“Curiouser and curiouser,” Alice says in Lewis Carroll’s “Alice in Wonderland”, as her neck gets stretched and she experiences a strange change in her body and the landscape.
Like Alice, I have a sense of something odd or atypical happening in our nation, especially in Malaysian politics: that it’s getting curiouser and curiouser.
Let me give you some examples. In a live telecast over TV1 yesterday, new Prime Minister Dr Mahathir Mohamad said he was using the Cabinet appointment model used by the first prime minister Tunku Abdul Rahman in naming his Cabinet members.
Mahathir said this in explaining why he had initially appointed only a deputy prime minister and three ministers, and why he intended to have only 10 ministers for the time being before expanding it to about 25, or a maximum of 30, Cabinet members.
He said the 10 ministers were to get Pakatan Harapan’s (PH) election promises off the ground. He said: “This is a new Cabinet that has never been set up before, apart from the one by Tunku Abdul Rahman in 1957, where he at the time started with a small Cabinet with less than 10 people that included three British officers. It was later expanded with other ministries to become bigger.”
What’s curious about this? Simply that Mahathir is saying he is borrowing from the Tunku. The older generation would know that the Tunku and Mahathir were not the best of friends, and Mahathir did not admire the Tunku.
As a young turk, Mahathir used to attack Tunku, the Umno president and prime minister. The Tunku said, in an interview long after he had retired, that Mahathir had blamed him, in a letter, for the May 13 race riots and being pro-Chinese, and that this had made the Malays hate the Tunku. Mahathir was sacked from Umno, but a year later, the Tunku was forced to resign.
Later, when Mahathir became prime minister, the Tunku complained – including to me at his house in Penang – that Umno members and other friends of his were afraid to visit him for fear that Mahathir would penalise them. The Tunku often criticised Mahathir’s administration.
The Tunku did not join Umno Baru after the old Umno was declared illegal in 1987. Instead, he joined Tengku Razaleigh Hamzah’s Semangat 46. The Tunku, in fact, called Mahathir a dictator.
So it comes as a surprise that Mahathir says he is emulating the Tunku. I would like to think it is an indication that Mahathir, the seventh prime minister, is different from Mahathir the fourth prime minister.
Another strange occurrence is the stand by two Barisan Nasional (BN) assemblymen in Perak to prop up the PH state government, yet remain with Umno.
I don’t recall such an episode before this. In other states, such as Johor and Sabah, the BN assemblymen quit their party and joined PH. In Sabah, for instance, PH would not have been able to take power if not for the crossing over of several BN assemblymen.
PH in Perak had 29 state seats, BN had 27 and PAS had three. Having 30 assemblymen would allow a simple majority, and PH got 31 when Zainol Fadzi Paharuddin and Nolee Ashilin Mohamed Radzi told Perak’s Sultan Nazrin Shah that they supported PH’s bid to form the state government.
They say although they back the PH government, they are still BN assemblymen. Curiouser and curiouser. Nolee explained that she had done it in the interest of the people and stability in the state, as otherwise there would be a hung assembly.
Of course we have had other strange occurrences, the most significant being the jailor and the jailed working together to unseat former prime minister Najib Razak. PH’s Anwar Ibrahim, Lim Kit Siang, Lim Guan Eng and Mohamad Sabu, for instance, were jailed or detained under the Internal Security Act during Mahathir’s tenure as prime minister. The ISA was repealed by Najib, who was defeated by PH led by Mahathir in the 14th general election on May 9.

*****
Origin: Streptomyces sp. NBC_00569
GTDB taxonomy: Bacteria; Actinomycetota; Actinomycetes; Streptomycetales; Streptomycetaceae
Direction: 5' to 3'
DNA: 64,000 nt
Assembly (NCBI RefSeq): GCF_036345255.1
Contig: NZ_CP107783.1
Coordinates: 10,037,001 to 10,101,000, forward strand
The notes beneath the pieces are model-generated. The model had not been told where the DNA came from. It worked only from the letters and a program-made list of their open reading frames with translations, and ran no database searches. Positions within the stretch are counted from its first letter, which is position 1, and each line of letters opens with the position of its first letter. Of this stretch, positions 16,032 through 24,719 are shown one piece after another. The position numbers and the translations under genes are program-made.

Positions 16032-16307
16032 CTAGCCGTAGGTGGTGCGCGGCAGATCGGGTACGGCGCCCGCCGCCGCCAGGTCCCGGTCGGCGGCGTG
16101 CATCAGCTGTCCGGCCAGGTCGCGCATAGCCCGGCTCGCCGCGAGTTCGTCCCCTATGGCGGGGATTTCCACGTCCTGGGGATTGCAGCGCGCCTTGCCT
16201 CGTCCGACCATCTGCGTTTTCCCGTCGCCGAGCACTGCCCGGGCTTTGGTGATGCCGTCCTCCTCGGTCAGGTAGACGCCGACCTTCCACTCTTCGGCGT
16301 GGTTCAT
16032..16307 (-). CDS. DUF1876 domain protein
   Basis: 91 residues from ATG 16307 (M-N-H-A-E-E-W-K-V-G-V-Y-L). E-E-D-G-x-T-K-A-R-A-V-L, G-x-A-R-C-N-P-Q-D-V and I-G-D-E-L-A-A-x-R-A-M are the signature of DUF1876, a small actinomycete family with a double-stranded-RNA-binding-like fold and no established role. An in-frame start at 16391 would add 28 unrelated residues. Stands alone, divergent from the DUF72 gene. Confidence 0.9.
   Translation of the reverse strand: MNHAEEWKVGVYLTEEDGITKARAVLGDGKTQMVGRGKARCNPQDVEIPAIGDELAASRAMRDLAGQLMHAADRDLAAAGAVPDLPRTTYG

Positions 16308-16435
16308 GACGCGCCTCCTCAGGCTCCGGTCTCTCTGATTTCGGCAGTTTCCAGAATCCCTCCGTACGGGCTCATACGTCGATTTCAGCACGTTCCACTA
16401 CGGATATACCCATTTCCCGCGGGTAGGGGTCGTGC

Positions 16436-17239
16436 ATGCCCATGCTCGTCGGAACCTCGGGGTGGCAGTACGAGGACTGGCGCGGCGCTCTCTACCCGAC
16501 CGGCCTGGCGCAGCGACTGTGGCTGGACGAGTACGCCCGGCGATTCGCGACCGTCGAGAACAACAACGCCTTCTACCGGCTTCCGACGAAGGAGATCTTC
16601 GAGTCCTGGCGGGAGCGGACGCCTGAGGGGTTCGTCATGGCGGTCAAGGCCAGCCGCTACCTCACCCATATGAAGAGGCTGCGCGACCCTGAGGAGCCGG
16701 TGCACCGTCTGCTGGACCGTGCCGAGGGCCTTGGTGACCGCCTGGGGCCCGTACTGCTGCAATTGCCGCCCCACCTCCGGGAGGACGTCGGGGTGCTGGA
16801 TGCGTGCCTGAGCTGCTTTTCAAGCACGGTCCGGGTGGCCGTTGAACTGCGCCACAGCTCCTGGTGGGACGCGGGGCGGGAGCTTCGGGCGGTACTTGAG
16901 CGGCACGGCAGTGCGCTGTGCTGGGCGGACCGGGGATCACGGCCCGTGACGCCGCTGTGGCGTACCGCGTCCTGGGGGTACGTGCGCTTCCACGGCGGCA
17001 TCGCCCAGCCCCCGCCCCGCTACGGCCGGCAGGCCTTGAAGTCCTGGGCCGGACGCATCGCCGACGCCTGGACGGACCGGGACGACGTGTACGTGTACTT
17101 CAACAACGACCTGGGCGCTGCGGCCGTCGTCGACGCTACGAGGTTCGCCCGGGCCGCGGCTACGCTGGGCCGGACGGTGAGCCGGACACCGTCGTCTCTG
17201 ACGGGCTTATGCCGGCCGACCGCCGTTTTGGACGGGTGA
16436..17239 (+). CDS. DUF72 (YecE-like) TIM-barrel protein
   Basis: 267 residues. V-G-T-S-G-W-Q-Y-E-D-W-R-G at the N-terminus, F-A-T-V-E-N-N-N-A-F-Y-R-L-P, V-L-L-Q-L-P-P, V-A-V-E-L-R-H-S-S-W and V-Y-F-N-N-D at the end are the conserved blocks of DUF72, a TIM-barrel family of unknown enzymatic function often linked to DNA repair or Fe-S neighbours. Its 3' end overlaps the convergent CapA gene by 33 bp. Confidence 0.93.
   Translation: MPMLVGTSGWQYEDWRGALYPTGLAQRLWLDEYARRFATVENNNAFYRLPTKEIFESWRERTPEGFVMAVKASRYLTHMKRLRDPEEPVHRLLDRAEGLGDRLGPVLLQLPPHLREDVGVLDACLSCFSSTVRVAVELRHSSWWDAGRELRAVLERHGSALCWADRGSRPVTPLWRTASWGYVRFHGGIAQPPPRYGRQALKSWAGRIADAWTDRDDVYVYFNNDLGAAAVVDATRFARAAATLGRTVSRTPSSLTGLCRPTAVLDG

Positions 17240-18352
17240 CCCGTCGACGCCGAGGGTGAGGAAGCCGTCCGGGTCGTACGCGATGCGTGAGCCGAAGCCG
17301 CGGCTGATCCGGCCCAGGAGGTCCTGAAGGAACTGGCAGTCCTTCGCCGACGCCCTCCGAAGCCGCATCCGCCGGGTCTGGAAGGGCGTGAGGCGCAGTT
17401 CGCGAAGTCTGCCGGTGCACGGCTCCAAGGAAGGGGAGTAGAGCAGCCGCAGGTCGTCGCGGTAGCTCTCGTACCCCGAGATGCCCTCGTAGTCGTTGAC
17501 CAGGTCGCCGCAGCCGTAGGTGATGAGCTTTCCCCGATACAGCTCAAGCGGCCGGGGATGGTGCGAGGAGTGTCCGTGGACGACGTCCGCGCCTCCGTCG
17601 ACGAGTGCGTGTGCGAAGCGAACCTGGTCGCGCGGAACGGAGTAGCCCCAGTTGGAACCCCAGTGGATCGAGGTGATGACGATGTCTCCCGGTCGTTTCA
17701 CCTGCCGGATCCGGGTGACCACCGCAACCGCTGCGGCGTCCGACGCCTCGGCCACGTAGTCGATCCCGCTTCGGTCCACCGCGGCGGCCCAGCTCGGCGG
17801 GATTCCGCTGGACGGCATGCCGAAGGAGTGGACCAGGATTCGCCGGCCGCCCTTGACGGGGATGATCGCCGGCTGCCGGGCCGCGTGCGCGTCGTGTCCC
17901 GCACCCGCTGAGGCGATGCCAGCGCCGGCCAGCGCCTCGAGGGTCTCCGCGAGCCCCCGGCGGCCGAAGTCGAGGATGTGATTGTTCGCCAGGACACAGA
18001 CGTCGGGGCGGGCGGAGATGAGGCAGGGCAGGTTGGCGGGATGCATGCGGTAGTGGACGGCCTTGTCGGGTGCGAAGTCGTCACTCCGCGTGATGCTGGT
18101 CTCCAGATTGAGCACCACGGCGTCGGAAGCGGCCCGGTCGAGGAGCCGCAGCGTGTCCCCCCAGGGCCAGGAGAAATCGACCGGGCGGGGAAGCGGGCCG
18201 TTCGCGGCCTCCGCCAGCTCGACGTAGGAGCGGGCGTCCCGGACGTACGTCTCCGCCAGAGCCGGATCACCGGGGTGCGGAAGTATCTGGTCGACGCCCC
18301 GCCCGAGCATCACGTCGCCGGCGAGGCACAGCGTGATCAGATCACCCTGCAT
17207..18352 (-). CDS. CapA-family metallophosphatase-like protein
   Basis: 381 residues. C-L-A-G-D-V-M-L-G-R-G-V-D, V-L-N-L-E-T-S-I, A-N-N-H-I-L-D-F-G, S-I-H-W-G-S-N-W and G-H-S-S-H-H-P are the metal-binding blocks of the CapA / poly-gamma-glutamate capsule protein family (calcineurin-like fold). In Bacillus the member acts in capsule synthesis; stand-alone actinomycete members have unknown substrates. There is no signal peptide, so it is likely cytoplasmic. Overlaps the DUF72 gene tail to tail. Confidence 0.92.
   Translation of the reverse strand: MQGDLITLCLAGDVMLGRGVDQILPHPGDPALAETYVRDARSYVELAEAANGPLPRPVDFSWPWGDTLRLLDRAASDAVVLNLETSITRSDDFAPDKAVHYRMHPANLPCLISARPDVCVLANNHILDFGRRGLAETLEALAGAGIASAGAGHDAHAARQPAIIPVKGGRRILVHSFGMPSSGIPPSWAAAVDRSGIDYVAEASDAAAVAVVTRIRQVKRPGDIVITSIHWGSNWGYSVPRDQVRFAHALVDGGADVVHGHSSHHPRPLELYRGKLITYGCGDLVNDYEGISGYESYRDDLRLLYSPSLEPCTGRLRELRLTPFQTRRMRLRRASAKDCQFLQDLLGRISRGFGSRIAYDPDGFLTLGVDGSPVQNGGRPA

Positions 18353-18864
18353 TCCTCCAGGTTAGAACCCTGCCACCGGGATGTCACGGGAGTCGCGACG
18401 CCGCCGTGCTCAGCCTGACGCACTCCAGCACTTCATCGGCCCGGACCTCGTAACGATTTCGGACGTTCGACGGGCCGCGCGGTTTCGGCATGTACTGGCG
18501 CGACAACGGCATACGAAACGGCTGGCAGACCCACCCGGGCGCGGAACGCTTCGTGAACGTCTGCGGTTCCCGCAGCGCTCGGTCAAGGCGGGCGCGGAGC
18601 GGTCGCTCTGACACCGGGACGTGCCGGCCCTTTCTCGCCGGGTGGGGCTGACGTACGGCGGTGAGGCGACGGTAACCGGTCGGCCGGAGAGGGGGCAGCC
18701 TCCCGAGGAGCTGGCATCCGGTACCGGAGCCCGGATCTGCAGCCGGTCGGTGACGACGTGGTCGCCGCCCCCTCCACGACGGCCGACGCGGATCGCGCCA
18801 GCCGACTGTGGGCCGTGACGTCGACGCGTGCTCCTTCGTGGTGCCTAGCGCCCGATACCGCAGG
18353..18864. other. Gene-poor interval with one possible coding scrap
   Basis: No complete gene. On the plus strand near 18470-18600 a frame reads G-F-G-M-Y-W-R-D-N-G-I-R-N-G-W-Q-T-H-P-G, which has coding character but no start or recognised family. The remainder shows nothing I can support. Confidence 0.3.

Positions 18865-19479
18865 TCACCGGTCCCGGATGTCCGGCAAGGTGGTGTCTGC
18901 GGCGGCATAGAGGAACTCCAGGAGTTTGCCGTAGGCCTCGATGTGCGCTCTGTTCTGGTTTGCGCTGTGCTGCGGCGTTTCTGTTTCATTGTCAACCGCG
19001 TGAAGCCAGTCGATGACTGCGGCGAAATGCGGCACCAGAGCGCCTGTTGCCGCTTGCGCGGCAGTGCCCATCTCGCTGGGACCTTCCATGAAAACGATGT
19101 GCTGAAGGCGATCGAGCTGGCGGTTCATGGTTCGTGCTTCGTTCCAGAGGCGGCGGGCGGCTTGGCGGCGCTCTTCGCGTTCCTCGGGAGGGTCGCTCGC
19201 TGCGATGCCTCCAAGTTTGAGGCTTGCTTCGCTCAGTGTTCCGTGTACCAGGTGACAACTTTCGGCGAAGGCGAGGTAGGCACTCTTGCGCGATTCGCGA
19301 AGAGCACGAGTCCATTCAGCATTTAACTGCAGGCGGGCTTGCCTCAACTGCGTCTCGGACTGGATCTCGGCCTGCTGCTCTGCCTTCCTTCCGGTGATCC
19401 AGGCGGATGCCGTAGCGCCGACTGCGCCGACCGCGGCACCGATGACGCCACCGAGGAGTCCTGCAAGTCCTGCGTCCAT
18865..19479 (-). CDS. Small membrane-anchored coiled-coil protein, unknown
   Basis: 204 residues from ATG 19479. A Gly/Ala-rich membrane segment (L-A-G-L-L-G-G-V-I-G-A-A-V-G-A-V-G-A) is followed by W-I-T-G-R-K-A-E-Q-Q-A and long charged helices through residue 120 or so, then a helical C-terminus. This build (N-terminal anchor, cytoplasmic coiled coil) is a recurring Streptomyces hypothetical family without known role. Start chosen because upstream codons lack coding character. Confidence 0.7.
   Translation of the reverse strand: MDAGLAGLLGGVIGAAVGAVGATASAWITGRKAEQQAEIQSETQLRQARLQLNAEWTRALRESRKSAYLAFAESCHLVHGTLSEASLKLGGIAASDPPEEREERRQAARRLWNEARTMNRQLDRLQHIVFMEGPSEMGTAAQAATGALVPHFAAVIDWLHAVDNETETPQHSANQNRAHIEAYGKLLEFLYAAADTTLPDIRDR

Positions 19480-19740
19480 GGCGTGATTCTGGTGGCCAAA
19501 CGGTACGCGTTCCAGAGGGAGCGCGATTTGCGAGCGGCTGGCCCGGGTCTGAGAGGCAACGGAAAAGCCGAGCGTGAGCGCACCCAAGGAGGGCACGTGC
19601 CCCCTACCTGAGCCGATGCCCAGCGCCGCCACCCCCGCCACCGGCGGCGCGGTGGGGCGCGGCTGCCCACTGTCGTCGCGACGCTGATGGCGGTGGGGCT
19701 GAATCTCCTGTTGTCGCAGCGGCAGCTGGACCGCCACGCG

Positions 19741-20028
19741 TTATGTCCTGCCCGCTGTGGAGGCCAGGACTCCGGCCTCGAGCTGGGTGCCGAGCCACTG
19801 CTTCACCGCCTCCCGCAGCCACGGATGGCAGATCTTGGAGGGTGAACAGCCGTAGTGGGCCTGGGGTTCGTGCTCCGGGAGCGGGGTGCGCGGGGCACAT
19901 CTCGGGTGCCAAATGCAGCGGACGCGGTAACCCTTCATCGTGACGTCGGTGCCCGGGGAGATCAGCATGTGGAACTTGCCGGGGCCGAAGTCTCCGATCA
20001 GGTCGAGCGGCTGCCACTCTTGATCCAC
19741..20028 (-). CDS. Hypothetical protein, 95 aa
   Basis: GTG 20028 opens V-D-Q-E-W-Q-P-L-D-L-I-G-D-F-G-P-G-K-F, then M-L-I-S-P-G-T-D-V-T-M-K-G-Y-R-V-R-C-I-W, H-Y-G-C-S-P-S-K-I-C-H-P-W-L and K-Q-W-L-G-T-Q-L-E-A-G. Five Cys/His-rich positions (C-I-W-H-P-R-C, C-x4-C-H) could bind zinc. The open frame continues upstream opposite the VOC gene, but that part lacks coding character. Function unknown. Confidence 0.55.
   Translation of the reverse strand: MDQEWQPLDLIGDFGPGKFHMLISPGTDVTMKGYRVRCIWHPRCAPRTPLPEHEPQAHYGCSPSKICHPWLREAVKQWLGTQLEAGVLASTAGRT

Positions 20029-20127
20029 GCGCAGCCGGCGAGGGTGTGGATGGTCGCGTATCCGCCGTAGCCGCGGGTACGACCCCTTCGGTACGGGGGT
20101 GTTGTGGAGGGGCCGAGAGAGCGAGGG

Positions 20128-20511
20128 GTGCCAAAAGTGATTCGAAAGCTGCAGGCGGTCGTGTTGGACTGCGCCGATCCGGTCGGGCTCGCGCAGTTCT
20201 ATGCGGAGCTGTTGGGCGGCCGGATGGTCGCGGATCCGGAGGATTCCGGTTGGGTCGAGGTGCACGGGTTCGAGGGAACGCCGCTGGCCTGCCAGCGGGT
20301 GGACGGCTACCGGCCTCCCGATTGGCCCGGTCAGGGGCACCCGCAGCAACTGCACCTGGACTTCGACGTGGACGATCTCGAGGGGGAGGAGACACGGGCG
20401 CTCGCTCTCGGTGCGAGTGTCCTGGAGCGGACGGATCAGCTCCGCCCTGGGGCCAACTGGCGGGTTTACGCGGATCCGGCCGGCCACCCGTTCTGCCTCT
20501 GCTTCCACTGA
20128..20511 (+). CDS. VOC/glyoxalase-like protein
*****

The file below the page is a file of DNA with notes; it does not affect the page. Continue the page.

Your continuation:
Another strange fact is that Malaysia’s fourth prime minister is also the nation’s seventh prime minister. And that at 92, he is the oldest prime minister in the world.
Yet another strange situation is that the man who was once the most powerful person in the country – Najib – now finds that he cannot even leave the country. And that he is under close watch by the very police force which rushed to obey his commands until a few days ago.
Then, we have the curious case of the man who used to decide who should be prosecuted and who should not, and therefore held the fate of many in his hands: Attorney-General Apandi Ali. He has been given verbal notice that he may be prosecuted for possible abuses under the earlier regime.
He is among several top government servants against whom restrictions have been placed for “wrong doing or making wrong decisions”, according to Mahathir. This has never happened before, certainly not after a general election.
Another curious occurrence is that a student, P Prabakaran, 22, who only wanted to show youths that they should take politics seriously but who was expected to lose his deposit when he stood for the Batu parliamentary seat has, by a strange turn of events, made history by becoming the youngest ever member of Parliament.
For Prabakaran it must seem like a dream right now; as it must for seasoned opposition politicians such as Guan Eng and Mat Sabu who are now ministers. Their adventure, like Alice’s has a happy ending.
However, for Najib, Apandi and several others whose names we will know over the weeks, the situation may seem a nightmare. They may not, like Alice, gleefully run off.
At the end of the story, Alice finds that nothing has really changed as it was all a dream. It will be a tragedy for those who voted in a PH government, if, after all the fantastic things that have happened, they find, five years from now, that nothing has changed.
A Kathirasen is an executive editor at FMT.
The views of the writer do not necessarily reflect those of FMT.